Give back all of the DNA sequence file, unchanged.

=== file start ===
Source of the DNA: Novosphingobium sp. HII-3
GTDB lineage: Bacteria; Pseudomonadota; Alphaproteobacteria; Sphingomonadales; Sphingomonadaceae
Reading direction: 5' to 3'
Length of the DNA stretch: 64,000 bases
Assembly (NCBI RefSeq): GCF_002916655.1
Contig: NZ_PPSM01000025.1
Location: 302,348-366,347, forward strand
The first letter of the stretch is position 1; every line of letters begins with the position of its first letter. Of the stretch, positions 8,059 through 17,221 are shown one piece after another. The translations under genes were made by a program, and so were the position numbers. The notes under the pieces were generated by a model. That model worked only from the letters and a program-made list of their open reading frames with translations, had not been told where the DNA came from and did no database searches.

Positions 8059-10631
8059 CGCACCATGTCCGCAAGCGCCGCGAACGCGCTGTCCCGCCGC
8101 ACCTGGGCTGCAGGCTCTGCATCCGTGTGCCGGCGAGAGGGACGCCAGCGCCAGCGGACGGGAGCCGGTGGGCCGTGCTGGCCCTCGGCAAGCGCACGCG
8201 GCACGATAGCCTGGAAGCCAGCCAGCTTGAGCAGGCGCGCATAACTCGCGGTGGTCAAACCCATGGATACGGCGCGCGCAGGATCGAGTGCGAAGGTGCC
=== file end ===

Source of the DNA: Novosphingobium sp. HII-3
GTDB lineage: Bacteria; Pseudomonadota; Alphaproteobacteria; Sphingomonadales; Sphingomonadaceae
Reading direction: 5' to 3'
Length of the DNA stretch: 64,000 bases
Assembly (NCBI RefSeq): GCF_002916655.1
Contig: NZ_PPSM01000025.1
Location: 302,348-366,347, forward strand
The first letter of the stretch is position 1; every line of letters begins with the position of its first letter. Of the stretch, positions 8,059 through 17,221 are shown one piece after another. The translations under genes were made by a program, and so were the position numbers. The notes under the pieces were generated by a model. That model worked only from the letters and a program-made list of their open reading frames with translations, had not been told where the DNA came from and did no database searches.

Positions 8059-10631
8059 CGCACCATGTCCGCAAGCGCCGCGAACGCGCTGTCCCGCCGC
8101 ACCTGGGCTGCAGGCTCTGCATCCGTGTGCCGGCGAGAGGGACGCCAGCGCCAGCGGACGGGAGCCGGTGGGCCGTGCTGGCCCTCGGCAAGCGCACGCG
8201 GCACGATAGCCTGGAAGCCAGCCAGCTTGAGCAGGCGCGCATAACTCGCGGTGGTCAAACCCATGGATACGGCGCGCGCAGGATCGAGTGCGAAGGTGCC